With factories closed and other sources of income diminishing, many people from low income groups have turned to selling vegetables on mobile carts in different areas of the city. In a time when even going out for groceries in difficult, these van-gari wallahs have become an important lifeline
With a hesitant face, Babu is standing in front of a cycle van and arranging the metal weights on a rusty weighing scale.
Large pieces of orange-coloured pumpkin, few bundles of slender arum-lobe, green spinach, fresh cucumbers, tomatoes and coriander leaves, along with earthy potatoes are neatly displayed on the van.
Like other vendors, he is not trying to draw the customers' attention. Customers are voluntarily coming to the van, checking out the produce, bargaining and then buying.
He is just measuring out the vegetables, packing them in paper bags and communicating as little as possible.
What Babu is doing today, is not his occupation. He used to work at a die cutting press factory in Arambagh.
In a family of seven members, he and his brother are the only wage earners.
Since the shutdown was imposed, he did not have any choice but to sell vegetables. He takes help from his brother who is involved in the same profession.
Eid-ul-Fitr is only weeks away, but Babu's factory owner has not yet asked him to return to work. Moreover, his saving is almost finished.
So, here he is in Arambagh, selling vegetables on a van and trying to make ends meet.
Early in the morning, along with a group of local vendors, Babu's brother goes to Jatrabari to buy things in wholesale.
The brother then divides the produce between himself and Babu. Unlike other vendors, Babu does not roam around and is always seen near the same lane in Arambagh.
Usually these sellers start selling from 10am. Sometimes their business is closed by mid-day, sometimes they wait till dusk and take the slightly rotten or damaged vegetables home.
"We cannot afford to throw them away. So, we cut off the rotten parts and use the rest in our cooking," said Babu.
Some seasonal vendors in Arambagh claimed that ward councillors have given them permission to sit here and continue with their businesses. Amid the shutdown, it has eased the life of vendors like Babu, as well as that of local residents.
The shutdown may have slowed things down, but life has to go on anyway. A busy housewife, Rahela Akhter, was buying tomatoes and coriander leaves from Babu. She said, "During this crisis, getting groceries at a walking distance is no less than a blessing. These vendors sell fresh vegetables, that too at a price lower than kitchen markets."
Another customer, Ariful Islam, manager of Saiham Textile Mills Ltd, said, "I prefer buying from these vans than supermarkets as here I can maintain physical distance. My wife is a doctor and she is at the hospital most of the time. It is not possible for me to leave our children unsupervised at home for long. So, I buy things from here, which is near my house."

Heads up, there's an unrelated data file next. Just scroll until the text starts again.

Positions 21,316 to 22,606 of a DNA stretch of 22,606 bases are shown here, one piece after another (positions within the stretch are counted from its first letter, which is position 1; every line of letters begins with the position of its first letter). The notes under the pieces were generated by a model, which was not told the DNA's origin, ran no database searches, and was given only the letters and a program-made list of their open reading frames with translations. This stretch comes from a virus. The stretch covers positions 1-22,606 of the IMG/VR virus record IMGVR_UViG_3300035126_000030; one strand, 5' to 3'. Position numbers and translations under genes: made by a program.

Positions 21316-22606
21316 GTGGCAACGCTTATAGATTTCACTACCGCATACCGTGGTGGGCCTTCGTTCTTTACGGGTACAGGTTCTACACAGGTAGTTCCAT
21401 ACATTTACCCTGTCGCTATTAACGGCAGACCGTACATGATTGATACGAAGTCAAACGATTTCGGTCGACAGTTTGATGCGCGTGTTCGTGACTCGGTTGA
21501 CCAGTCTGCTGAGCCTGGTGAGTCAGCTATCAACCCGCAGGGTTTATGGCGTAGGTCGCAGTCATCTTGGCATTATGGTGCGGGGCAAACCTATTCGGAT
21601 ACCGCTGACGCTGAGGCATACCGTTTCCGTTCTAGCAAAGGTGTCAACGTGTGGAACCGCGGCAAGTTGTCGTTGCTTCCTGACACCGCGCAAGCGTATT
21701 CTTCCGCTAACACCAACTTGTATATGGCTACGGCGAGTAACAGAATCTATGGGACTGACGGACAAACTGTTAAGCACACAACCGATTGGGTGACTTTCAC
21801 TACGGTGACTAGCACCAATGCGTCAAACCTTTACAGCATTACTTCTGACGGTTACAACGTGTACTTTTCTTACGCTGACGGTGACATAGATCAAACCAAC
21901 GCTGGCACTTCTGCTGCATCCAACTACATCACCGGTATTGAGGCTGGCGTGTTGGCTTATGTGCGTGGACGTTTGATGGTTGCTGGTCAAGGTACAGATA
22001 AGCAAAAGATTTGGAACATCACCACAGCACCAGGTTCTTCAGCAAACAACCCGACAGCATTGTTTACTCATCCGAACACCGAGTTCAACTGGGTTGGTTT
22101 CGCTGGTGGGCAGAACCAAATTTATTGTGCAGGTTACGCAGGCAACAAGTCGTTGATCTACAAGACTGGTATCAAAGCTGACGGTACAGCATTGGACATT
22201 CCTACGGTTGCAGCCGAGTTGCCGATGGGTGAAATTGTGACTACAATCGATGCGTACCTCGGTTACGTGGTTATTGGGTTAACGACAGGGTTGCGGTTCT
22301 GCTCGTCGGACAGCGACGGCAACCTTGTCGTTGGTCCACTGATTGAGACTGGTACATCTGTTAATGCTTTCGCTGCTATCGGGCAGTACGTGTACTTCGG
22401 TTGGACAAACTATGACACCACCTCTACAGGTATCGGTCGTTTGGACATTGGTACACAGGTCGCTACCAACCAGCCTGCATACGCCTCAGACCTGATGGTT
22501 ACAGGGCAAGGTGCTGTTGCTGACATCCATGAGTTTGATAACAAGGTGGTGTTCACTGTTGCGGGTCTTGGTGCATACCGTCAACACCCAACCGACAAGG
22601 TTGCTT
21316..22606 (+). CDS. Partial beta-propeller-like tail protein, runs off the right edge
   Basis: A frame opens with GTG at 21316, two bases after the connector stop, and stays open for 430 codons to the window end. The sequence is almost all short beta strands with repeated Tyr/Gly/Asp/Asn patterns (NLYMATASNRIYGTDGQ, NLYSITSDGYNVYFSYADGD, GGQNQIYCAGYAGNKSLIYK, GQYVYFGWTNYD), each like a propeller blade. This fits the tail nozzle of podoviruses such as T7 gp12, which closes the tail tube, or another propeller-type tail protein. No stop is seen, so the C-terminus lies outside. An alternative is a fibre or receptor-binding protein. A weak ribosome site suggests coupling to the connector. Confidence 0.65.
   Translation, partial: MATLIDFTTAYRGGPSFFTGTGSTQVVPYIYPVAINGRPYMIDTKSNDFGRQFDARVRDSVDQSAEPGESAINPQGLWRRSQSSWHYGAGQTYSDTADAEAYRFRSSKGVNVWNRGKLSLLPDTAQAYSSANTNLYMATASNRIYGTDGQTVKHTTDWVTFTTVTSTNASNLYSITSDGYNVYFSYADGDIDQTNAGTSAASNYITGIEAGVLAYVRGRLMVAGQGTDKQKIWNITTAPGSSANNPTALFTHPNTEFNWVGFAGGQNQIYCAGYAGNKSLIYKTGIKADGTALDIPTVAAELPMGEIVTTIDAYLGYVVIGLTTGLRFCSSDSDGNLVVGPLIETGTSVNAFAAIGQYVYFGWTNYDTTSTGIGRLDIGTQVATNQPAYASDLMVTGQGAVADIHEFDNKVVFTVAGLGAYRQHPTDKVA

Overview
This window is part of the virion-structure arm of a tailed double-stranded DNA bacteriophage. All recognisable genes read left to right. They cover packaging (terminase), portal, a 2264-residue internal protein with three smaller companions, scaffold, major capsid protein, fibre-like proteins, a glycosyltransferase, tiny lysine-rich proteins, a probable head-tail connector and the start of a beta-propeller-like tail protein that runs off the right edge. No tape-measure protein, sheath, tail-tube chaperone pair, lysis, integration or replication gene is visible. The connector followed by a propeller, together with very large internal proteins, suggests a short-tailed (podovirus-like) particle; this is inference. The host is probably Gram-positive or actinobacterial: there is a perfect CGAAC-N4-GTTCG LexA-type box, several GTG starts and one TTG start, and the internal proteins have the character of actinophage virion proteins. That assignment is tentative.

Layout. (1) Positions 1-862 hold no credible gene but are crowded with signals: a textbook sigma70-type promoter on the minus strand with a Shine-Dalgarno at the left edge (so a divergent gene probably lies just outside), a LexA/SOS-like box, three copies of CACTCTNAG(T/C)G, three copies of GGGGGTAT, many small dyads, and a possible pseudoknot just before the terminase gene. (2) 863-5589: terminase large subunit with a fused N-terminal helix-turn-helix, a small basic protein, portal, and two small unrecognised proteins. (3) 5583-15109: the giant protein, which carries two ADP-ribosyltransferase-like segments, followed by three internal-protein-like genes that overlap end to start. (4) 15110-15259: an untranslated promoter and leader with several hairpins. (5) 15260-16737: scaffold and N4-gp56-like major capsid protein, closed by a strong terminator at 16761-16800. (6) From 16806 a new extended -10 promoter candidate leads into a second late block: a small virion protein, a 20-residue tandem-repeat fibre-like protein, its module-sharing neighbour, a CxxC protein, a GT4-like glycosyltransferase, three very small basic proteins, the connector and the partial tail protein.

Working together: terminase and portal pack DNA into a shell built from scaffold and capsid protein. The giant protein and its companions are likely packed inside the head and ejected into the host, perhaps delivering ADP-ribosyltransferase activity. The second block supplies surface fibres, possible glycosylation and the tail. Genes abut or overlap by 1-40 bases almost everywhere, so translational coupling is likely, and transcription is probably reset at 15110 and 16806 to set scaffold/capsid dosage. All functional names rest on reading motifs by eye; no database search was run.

In the beginning of the shutdown, it was tough to make law enforcers understand that these sellers are actually providing emergency services. However, recently they have been allowed to smoothly move around different areas.
However, for the last few days, a new problem has arisen, which is hijacking. According to some of the vendors, the police do not pay much heed to this issue. Hence, they have found their own solutions of using CNG auto-rickshaws as transport and always traveling in groups.
With a sigh, vendor Ikramul Islam said, "Problems do not end for us. Even when we are earning while risking our lives, we still have to bribe the police and now the rate is twice as higher than usual. Yet, they do not allow us to station on main roads after 4pm. So we move our carts to colonies or different alleys."
The meagre profit that they make is nothing compared to the hardships they endure. Yet, without these vendors, life would have been hard for many households in the city.
The supplies are bought in wholesale from Karwan Bazar, Keraniganj, Wais Ghat and Jatrabari.
Being perishable items, these have to be sold within days. Moreover, unfavourable weather conditions such as rain and fewer customers than usual stops Ikramul and others from buying in bulk.
Ikramul shared that to buy the vegetables, the sellers pool money (Tk2,000-Tk4,000 per person) and their individual profit per day is around Tk500 or Tk1,000.
Those who buy in bulk, buy only one item and their investment is usually more than Tk7,000. It gives them a profit of around Tk1,500 or more. Such vendors mostly sell goods at markets or move around multiple areas in the city.
"Our highest profit is Tk5 per kilo, but it is not fixed," informed Azizur, another vendor. On some days, they sell goods at a loss so that things do not get rotten or wasted.
Roaming around different places increases their risk of contracting the coronavirus. But that does not bother Ikramul or any vendors like him.
Another vendor, Itraj Sheikh said, "I stayed at home for one week but did not get any relief. No one is going to help me with a meal, I understood that. If I do not earn today, how will I feed my children tomorrow?"
Few of them even think that this pandemic is nothing but a myth. They do not wear any masks or gloves and do not bother to maintain social distance.
Salma Begum's five daughters are studying. She used to bear this cost by managing a mess. But now, the city is vacant and she does not have any client.
So, she is selling goods with her unemployed husband.
She was visibly irritated when asked why none of them were wearing any protective equipment.
She said working with hand gloves on only makes things difficult.
"All these illnesses – they are only happening to the rich. The poor like us are going to be fine. The Almighty will take care of us," said Salma.